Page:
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David Heine’s #leadership tips

COO & CFO @ eftpos Australia

COO & CFO @ eftpos Australia

I open this article with the words from one of David’s former team members in their nomination — “David provides an ear and support to his team, acknowledging we are all learning everyday. As leaders, and those being lead.” In a world where there is pressure to pretend we have all the answers, I love this acknowledgment that we are all learning everyday. While I was speaking with David it was only a matter of minutes before I could sense the complete devotion David has to both self-improvement and the empowerment of those in his team — all without an ounce of ego.

Who is the best boss you’ve had and why?

I immediately go to John Gilbert. He came as a new CEO to a previous organisation I worked at. I found him to be the most inspiring, empowering, brave, authentic person I’ve worked for and I owe him a lot in my own understanding of what a leader is and in the opportunities he gave me to be the best that I could be.

John came with a change agenda and initially thought I might have been someone that needed to be a part of that change, but we tested each other and found a different form of relationship. We respected each other before we worked out what it was that we respected in each other. We came to the conclusion that we were very different people but that difference was a good thing and that difference made us better together.

For John to empower me, to trust me and stake his own reputation on what I was about to do — took bravery from him. Empowering is about letting go and that what’s he did. He still challenges me and pushes me beyond my comfort zone — to be better than I thought I could be and he gave me the confidence to be better than I was.

What are your three tips for being a better leader?

1. Remember to be human — you’re working with human beings so you have to show your weaknesses. You have to celebrate your passion, your drive and your own enthusiasm for things; and you even have to show your fear for things.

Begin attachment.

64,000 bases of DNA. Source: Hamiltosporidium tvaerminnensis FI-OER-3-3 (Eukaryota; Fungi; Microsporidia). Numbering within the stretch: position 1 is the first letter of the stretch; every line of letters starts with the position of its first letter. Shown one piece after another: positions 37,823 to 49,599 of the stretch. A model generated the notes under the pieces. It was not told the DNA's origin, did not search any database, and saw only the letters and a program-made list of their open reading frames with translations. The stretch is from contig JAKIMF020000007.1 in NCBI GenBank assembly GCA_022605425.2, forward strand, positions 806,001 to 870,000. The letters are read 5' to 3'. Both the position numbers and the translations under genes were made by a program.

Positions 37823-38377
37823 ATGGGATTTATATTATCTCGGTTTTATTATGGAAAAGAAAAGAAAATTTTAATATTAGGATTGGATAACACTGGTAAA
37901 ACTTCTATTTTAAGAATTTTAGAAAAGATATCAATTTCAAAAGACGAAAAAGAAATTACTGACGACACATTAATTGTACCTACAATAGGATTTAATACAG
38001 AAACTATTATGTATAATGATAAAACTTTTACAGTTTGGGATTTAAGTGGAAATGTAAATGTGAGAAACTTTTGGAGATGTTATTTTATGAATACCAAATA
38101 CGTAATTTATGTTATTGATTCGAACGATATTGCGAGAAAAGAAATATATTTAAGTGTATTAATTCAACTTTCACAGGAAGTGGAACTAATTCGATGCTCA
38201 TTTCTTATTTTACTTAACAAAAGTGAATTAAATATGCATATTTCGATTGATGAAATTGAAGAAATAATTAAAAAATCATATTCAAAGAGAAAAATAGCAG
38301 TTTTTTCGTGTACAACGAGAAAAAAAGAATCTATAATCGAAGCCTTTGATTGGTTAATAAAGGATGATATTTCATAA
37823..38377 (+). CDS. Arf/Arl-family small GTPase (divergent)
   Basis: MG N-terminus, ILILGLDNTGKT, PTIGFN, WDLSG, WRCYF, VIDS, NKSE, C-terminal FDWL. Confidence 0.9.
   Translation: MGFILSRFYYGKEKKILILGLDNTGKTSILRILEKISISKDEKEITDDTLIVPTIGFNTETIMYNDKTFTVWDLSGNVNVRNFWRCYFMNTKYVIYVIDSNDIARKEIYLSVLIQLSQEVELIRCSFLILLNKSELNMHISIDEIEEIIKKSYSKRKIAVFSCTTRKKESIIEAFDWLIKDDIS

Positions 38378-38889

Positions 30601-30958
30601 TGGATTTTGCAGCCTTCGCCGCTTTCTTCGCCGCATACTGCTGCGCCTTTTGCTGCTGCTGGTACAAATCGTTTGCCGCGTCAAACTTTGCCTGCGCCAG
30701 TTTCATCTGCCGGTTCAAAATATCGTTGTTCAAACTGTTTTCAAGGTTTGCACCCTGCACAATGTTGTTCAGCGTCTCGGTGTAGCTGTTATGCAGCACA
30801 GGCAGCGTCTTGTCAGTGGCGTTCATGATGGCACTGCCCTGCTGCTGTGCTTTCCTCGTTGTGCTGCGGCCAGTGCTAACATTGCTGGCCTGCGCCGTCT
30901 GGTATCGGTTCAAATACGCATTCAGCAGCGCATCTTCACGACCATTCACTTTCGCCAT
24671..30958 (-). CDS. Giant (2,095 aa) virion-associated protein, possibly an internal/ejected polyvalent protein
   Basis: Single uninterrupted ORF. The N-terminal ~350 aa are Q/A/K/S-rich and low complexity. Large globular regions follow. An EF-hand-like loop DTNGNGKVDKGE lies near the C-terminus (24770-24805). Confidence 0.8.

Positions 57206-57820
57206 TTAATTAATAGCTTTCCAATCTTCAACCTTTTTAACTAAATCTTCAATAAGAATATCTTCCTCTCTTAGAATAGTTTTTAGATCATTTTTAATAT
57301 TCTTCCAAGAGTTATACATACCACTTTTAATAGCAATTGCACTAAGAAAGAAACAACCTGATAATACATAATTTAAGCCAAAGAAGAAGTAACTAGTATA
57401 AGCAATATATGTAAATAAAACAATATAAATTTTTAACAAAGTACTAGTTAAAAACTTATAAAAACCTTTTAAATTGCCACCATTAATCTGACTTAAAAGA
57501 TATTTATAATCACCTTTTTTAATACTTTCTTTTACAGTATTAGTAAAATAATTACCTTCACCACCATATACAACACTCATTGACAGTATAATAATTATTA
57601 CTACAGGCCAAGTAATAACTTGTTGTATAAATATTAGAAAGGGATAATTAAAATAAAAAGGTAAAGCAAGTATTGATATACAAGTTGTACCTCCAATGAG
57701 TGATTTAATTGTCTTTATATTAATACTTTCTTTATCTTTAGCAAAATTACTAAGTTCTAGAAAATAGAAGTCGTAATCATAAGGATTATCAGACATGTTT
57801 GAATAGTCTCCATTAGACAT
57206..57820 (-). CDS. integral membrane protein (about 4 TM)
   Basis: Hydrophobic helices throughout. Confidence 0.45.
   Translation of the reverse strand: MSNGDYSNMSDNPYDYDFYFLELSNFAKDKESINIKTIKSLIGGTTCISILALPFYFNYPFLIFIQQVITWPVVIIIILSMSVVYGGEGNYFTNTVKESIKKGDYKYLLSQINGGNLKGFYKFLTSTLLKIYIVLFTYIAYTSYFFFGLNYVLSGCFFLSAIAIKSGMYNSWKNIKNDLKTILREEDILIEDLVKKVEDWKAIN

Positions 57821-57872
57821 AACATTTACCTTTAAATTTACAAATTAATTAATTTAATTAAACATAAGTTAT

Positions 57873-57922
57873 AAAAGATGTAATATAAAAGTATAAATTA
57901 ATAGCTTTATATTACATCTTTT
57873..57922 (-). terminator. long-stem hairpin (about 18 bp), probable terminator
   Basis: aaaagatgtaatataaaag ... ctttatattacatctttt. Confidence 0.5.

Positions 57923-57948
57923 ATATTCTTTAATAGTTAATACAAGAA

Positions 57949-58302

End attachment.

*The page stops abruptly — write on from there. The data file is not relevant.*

2. If the object for a leader is getting the best out of people, you have to remember you are one of those people too. You have to get the best out of yourself and if you’re not doing that first then it’s hard to expect that you’d be capable of doing that for others. This is not just a work thing, I see it as getting that best out of myself as being a husband, a father, and my health. Only then can I expect to walk into work on a Monday morning and expect to get the best out of the team.

3. Use your emotion — being someone who creates energy is a precondition for being a leader and you can only do that through emotional commitment to something that you believe in. Emotion can show up as passion in a speech as to why this is the right thing to do, or fear about what could go wrong, empathy for the impacts that happen and understanding the consequences and fallout for others. All those emotional responses are really important for creating the right consistent, positive energy for a task or goal. So don’t be afraid of your emotions — in fact use them as a tool!

What conventional corporate wisdom no longer applies in today’s workplace?

I don’t like the term ‘performance management’, they are two good words but there should be a bunch of stuff wedged in between the two of them. I prefer different words to sit by ‘performance’ — inspirational, empowerment, enablement rather than management. Management for me does not conjure a sense of high performance, it’s a term that sat well in old days of knowledge hierarchies with command and control. It’s not ‘the now’ and it’s certainly not the future.

For me, the old term ‘are you on the bus or off the bus’ is a marker for failed leadership. If I ever hear that, I instantly feel we’ve got something wrong. It’s a veiled threat that masks a leader who has exhausted all their tools without getting buy-in from the team. It is used by leaders trying to reinforce their own position.

Workplaces are changing, I predict…

The idea and definition of who’s in your team is going to change, less and less will it be limited to the concept of an FTE. It will be dynamic and could be customers, board members, contractors, suppliers, vendors and your job as a leader is to galvanize all of these.

The modern labour market is so fluid and so capable, the corporate entity can’t control it and people can, with comfort and confidence, elect ‘in’ or elect ‘out’ for themselves. Leaders will need an ability to form a team quickly, galvanize them, complete a goal and exit them properly so you can come together on a future occasion.

Employment brand will be less about a corporate concept and more about leadership concept. People will become attached to leaders and their leadership style, they will seek to work with them because of this style and not because of the organisational brand. Leadership will become much more than transnational and the impact you have, in many cases, will be also be a relationship with families — their husband, or wife and if their children are proud of the place their father or mother are working at.

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